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Mediastinal mass

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Approach to mediastinal masses has been provided with a case of week

Publicado en: Salud y medicina
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Mediastinal mass

  1. 1. JSS Medical College, Mysuru CASE OF THE WEEK DR KAVITHA K. DR SHIKHAR GARG (Post Graduate Residents-Radiology)
  2. 2. PRESENTING COMPLAINT 27 year old man came with history of chronic dry cough. No h/o fever, hemoptysis, loss of weight. He was referred to the radiology department for further evaluation.
  3. 3. What is the imaging modality? What are your findings?
  4. 4. What is the imaging modality? What are your findings? What are your differential diagnosis?
  5. 5. FINDINGS
  6. 6. Chest X-Ray PA view shows a well defined round radio-opaque lesion in the left perihilar region. CHEST X-RAY - PA VIEW
  7. 7. OBTUSE ANGLE WITH LUNG Based on the findings of the radiograph we can say that it’s a medisatinal mass FINDINGS
  8. 8. DIFFERENTIALDIAGNOSIS The mass seems to be arising from left main bronchus.
  9. 9. LEFT LATERAL X RAY Left lateral xray of the chest showing a well defined radio- opaque lesion middle mediastinum abutting the left main bronchus and carina(arrowhead).
  10. 10. SO HOW DO WE DIFFERENTIATE MEDIASTINAL MASS FROM PARENCHYMAL MASS?
  11. 11. MEDIASTINAL VS PARENCHYMAL MASS • Unlike lung lesions, a mediastinal mass will not contain air bronchograms. • Margins with the lung will be obtuse. • Will not move with resipration on fluoroscopy. • Pencil sharp borders. • Broad based towards the mediastinum.
  12. 12. A lung mass abutts the mediastinal surface and creates acute angle with the lung.
  13. 13. • A mediastinal mass will sit under the surface of the mediastinum, creating obtuse angles with the lung.
  14. 14. SUPERIOR MEDIASTINUM Above the level of the pericardium and plane of Ludwig.
  15. 15. INFERIOR MEDIASTINUM Below the plane of ludwig
  16. 16. Anterior mediastinum: Anterior to the pericardium Middle mediastinum: Within the pericardium Posterior mediastinum: Posterior to the pericardium DIVISIONS OF INFERIOR MEDIASTINUM
  17. 17. Anterior mediastinum Thymus, lymph nodes and retrosternal thyroid CONTENTS OF INFERIOR MEDIASTINUM Middle mediastinum The heart, Pericardium, Great vessels, Tracheal bifurcation and both main bronchi. Posterior mediastinum Descending aorta, Oesophagus, Thoracic duct, Azygous & hemiazygous venous systems.
  18. 18. LETS LEARN THE SIGNS WHICH HELP US TO LOCALISE A MEDIASTINAL MASS ON A FRONTAL RADIOGRAPH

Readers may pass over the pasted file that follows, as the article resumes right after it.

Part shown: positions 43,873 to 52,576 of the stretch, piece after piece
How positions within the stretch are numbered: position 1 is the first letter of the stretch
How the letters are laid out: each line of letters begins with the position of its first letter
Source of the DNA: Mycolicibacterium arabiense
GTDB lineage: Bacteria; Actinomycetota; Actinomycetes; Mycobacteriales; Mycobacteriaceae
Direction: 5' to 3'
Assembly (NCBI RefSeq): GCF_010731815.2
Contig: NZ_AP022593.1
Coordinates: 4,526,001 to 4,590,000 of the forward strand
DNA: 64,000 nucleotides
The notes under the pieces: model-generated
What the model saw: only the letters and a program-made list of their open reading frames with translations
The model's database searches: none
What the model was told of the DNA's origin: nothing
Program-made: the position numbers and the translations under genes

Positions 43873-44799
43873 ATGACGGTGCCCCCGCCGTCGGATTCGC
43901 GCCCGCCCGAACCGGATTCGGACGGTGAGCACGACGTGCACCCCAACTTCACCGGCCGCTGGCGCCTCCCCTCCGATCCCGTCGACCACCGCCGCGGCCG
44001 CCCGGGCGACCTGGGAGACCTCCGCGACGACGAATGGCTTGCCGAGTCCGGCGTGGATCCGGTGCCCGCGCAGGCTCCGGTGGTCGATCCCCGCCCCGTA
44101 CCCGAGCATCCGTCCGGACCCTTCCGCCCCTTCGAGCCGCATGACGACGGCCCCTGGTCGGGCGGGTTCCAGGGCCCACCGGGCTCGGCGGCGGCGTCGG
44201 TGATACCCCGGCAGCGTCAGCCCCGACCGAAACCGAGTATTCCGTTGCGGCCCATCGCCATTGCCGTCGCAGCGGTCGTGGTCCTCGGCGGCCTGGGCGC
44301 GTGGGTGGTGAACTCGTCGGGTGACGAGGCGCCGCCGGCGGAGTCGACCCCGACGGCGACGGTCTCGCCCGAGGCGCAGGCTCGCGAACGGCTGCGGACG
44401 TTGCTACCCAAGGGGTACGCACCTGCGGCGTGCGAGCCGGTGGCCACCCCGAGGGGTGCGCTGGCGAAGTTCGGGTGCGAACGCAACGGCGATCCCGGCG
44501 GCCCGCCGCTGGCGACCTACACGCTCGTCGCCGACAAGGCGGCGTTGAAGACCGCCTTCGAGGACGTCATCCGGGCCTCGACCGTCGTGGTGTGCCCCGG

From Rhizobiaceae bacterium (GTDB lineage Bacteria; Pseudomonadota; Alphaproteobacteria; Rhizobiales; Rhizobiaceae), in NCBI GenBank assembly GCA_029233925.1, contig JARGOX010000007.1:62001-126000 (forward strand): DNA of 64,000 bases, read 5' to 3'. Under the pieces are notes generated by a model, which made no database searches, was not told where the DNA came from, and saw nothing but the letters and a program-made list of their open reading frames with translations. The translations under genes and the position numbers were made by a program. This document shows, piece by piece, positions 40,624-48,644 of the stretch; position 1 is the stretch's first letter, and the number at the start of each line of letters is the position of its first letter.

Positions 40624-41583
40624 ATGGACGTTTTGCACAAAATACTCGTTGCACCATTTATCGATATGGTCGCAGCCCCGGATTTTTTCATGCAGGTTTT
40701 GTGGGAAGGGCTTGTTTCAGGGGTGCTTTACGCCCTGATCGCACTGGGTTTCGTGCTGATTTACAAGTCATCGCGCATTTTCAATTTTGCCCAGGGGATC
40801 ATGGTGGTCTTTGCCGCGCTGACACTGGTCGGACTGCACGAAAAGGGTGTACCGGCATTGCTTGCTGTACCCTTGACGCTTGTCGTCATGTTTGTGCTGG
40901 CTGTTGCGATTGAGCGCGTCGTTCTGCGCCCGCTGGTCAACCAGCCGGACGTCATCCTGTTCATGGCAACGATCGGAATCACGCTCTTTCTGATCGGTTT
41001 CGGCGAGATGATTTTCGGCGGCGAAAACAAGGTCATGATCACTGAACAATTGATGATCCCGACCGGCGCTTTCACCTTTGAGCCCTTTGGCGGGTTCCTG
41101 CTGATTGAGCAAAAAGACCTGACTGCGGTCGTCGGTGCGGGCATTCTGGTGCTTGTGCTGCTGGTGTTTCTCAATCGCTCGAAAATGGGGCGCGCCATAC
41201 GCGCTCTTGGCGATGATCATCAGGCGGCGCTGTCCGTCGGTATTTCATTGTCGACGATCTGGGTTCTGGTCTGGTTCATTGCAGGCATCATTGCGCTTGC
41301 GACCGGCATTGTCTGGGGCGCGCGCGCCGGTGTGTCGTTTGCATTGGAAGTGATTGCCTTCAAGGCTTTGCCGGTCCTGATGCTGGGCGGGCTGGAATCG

19. 19. The differential attenuation of x-ray photons by two adjacent structures defines the silhouette SILHOUETTE SIGN Loss of right cardiac silhouette due tor right lung middle lobe pneumonia
  20. 20. When a mass arises from the hilum, the pulmonary vessels are in contact with the mass and their silhouette is obliterated. Visible vessles implies that the mass is not contacting the hilum, and is either anterior or posterior to it. HILUM OVERLAY SIGN
  21. 21. Helps to distinguish a bulky hilum due to pulmonary artery dilatation from a mass. Vessels can be seen to converge and join a dilated pulmonary artery. HILUM CONVERGENCE SIGN A CASE OF PULMONARY ARTERY HYPERTENSION
  22. 22. A mass in the posterior mediastinum, is surrounded by the lung tissue from all sides. This leads to a well- defined cephalic border seen above the clavicle CERVICO THORACIC SIGN Negative cervico-thoracic sign- s/o posterior mediastinal mass Well defined borders above the clavicle
  23. 23. ABDOMINO THORACIC SIGN A thoracic lesion which has its caudal end visible below the dome of diaphragm must be in the posterior mediastinum. Mass Extending below the Diaphragm
  24. 24. DIVISIONS ON LATERAL IMAGING
  25. 25. DIFFERENTIAL DIAGNOSES OF MEDIASTINAL MASSES
  26. 26. CT AND MRI WILL HELP US TO LOCALIZE, FURTHER CHARACTERISE VARIOUS MEDISTINAL MASS AND ALSO HELPS IN EVALUTING INVASION INTO ADJACENT STRUCTURES. FURTHER IMAGING
  27. 27. Final conclusion: Well demarcated radio-opaque mass in the middle mediastinum arising from the left main bronchus.
  28. 28. BASED ON THE XRAY FINDINGS DIFFERENTIALS – Oesophageal duplication cysts - Thick walled cysts found adjacent to the oesophagus Bronchogenic Duplication cysts - Sharply demarcated round/ oval thin walled mass filled with proteinacious fluid usually in the medial 1/3 of lungs arising from the bronchus.
  29. 29. FINAL DIAGNOSIS BRONCHOGENIC CYST
  30. 30. BRONCHOGENIC CYST Bronchogenic cysts are congenital malformations of the bronchial tree. They can present as a mediastinal mass that may enlarge and cause local compression. It is also considered the commonest of foregut duplication cysts.
  31. 31. Bronchogenic cysts are asymptomatic and are found incidentally. When large, mass effect may result in bronchial obstruction leading to air trapping and respiratory distress. CLINICAL PRESENTATION
  32. 32. Sharply demarcated round mass in the medial 1/3 of lungs. They do not communicate with the bronchial tree, and are therefore not air filled. They contain fluid ,variable amounts of proteinaceous material, blood products, and calcium oxalate . It is the latter three components that result in increased attenuation mimicking solid lesions. FEATURES
  33. 33. CT findings Well circumscribed spherical mass of variable attenuation with variable fluid composition explaining the different CT attenuations observed. The degree of CT attenuation often depends on the amount of internal proteinaceous content . FURTHER IMAGING
  34. 34. MRI T2WI High signal intensity due to fluid content

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